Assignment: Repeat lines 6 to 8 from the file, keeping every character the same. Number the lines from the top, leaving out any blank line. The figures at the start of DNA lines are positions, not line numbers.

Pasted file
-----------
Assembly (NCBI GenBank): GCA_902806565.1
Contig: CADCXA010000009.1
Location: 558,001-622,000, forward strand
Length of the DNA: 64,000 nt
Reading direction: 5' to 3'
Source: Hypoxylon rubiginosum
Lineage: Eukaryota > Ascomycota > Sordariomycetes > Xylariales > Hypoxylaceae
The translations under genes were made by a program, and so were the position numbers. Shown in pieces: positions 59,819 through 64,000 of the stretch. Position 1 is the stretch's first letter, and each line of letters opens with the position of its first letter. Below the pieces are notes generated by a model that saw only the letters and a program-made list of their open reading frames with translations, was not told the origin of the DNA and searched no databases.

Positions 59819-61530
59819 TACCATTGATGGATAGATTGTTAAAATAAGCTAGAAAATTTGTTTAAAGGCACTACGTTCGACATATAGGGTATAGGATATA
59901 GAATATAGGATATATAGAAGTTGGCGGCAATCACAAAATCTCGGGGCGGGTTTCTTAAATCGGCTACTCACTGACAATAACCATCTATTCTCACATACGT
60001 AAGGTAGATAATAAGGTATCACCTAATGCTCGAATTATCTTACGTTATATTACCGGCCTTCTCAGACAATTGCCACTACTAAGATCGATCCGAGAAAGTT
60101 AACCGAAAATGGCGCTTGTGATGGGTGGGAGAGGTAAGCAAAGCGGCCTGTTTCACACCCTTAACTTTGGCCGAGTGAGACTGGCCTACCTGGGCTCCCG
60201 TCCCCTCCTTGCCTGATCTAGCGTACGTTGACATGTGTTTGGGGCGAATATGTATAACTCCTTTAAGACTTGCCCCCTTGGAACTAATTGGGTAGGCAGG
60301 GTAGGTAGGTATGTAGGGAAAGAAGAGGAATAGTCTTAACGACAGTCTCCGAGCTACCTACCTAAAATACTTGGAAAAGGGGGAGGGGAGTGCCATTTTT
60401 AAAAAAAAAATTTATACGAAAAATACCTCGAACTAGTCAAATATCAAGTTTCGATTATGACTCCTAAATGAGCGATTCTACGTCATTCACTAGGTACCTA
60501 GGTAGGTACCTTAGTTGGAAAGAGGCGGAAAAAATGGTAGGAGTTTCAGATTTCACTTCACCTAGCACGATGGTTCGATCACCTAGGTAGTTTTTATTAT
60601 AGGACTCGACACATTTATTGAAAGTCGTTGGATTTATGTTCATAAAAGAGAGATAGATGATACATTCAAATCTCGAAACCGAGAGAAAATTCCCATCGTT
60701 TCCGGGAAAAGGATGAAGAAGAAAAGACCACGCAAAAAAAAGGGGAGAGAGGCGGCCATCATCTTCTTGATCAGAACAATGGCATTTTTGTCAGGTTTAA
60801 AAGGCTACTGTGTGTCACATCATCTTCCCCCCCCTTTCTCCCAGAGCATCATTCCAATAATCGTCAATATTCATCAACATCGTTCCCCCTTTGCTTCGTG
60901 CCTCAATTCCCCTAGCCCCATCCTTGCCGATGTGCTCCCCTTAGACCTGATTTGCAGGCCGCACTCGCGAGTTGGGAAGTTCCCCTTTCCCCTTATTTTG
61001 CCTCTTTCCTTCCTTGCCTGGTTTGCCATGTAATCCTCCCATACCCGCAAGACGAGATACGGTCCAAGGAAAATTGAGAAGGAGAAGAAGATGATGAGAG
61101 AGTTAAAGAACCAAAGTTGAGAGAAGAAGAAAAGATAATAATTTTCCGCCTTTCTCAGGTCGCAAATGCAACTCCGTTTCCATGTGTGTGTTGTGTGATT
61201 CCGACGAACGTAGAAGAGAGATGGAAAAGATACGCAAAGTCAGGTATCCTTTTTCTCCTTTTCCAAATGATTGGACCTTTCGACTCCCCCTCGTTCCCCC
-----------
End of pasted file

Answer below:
Source: Hypoxylon rubiginosum
Lineage: Eukaryota > Ascomycota > Sordariomycetes > Xylariales > Hypoxylaceae
The translations under genes were made by a program, and so were the position numbers. Shown in pieces: positions 59,819 through 64,000 of the stretch. Position 1 is the stretch's first letter, and each line of letters opens with the position of its first letter. Below the pieces are notes generated by a model that saw only the letters and a program-made list of their open reading frames with translations, was not told the origin of the DNA and searched no databases.